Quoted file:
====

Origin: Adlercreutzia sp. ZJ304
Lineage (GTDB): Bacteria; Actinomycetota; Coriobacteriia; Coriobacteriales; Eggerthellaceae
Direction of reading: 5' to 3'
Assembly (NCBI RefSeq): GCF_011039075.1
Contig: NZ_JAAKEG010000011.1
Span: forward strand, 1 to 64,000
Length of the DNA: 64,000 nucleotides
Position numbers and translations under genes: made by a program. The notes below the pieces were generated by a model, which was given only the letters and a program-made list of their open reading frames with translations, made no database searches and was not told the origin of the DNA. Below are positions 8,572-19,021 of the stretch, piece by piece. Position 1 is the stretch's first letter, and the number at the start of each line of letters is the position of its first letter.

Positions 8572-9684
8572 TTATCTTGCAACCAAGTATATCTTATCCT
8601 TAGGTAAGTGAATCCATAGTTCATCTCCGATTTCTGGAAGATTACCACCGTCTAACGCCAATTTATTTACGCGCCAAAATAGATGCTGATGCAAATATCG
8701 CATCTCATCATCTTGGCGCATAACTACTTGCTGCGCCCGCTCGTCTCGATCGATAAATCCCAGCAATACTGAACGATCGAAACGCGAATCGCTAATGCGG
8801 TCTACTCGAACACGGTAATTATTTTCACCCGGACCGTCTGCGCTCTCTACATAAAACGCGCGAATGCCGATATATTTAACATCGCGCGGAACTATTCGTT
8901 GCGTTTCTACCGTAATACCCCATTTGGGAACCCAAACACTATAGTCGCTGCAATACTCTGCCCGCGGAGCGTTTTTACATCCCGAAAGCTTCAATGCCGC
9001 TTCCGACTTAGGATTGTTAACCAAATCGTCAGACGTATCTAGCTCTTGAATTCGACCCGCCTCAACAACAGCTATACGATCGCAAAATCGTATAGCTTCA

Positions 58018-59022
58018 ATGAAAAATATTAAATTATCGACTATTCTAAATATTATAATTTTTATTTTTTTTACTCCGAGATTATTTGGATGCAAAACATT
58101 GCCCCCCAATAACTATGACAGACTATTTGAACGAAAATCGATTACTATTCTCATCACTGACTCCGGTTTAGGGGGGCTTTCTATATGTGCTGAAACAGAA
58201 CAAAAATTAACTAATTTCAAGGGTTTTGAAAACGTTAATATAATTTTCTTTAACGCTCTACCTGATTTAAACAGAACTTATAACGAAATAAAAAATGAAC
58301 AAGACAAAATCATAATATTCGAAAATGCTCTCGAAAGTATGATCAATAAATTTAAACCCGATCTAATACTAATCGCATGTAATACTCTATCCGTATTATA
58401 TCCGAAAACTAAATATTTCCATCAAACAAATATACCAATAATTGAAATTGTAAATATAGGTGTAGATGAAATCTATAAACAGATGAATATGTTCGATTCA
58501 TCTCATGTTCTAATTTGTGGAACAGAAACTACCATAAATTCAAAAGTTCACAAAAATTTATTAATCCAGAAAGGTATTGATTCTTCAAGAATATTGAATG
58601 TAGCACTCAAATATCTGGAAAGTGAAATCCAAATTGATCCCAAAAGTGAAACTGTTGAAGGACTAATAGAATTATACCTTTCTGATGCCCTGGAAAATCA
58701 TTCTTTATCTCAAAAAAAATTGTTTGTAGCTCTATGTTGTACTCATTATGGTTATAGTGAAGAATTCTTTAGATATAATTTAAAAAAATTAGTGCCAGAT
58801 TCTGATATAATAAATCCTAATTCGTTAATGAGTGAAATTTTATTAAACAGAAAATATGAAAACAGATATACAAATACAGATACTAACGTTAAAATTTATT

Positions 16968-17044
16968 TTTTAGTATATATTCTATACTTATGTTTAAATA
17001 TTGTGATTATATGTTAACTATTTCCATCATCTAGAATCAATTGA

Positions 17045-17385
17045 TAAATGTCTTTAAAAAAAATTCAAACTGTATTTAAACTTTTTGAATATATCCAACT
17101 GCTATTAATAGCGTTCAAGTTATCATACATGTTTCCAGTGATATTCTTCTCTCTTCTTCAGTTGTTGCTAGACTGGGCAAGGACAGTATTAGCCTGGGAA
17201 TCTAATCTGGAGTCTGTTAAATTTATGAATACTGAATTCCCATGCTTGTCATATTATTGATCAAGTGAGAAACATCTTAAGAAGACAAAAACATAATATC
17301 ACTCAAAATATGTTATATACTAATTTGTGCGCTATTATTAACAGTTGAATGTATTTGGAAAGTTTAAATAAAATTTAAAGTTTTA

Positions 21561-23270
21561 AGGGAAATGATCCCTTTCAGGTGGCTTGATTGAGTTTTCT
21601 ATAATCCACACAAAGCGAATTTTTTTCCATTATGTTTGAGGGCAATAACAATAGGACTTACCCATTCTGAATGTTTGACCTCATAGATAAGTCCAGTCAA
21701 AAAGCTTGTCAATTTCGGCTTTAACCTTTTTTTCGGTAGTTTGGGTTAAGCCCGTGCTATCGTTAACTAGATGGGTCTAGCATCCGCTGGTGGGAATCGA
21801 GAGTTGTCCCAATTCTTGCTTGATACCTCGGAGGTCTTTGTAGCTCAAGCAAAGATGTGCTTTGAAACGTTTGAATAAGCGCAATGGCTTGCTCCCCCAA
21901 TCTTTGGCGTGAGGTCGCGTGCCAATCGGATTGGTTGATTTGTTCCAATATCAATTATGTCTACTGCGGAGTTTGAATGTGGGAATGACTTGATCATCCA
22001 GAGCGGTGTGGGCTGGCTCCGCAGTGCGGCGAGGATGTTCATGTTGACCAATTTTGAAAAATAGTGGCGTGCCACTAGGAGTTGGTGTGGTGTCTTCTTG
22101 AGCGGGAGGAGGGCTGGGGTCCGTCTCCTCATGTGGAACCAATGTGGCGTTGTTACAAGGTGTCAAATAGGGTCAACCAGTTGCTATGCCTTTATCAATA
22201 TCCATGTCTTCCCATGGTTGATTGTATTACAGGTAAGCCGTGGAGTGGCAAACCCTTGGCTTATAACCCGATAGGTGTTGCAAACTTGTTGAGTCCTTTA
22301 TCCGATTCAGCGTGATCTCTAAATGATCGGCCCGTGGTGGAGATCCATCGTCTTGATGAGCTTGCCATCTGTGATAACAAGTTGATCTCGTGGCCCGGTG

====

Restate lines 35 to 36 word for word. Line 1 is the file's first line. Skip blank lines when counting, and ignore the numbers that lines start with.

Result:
21561 AGGGAAATGATCCCTTTCAGGTGGCTTGATTGAGTTTTCT
21601 ATAATCCACACAAAGCGAATTTTTTTCCATTATGTTTGAGGGCAATAACAATAGGACTTACCCATTCTGAATGTTTGACCTCATAGATAAGTCCAGTCAA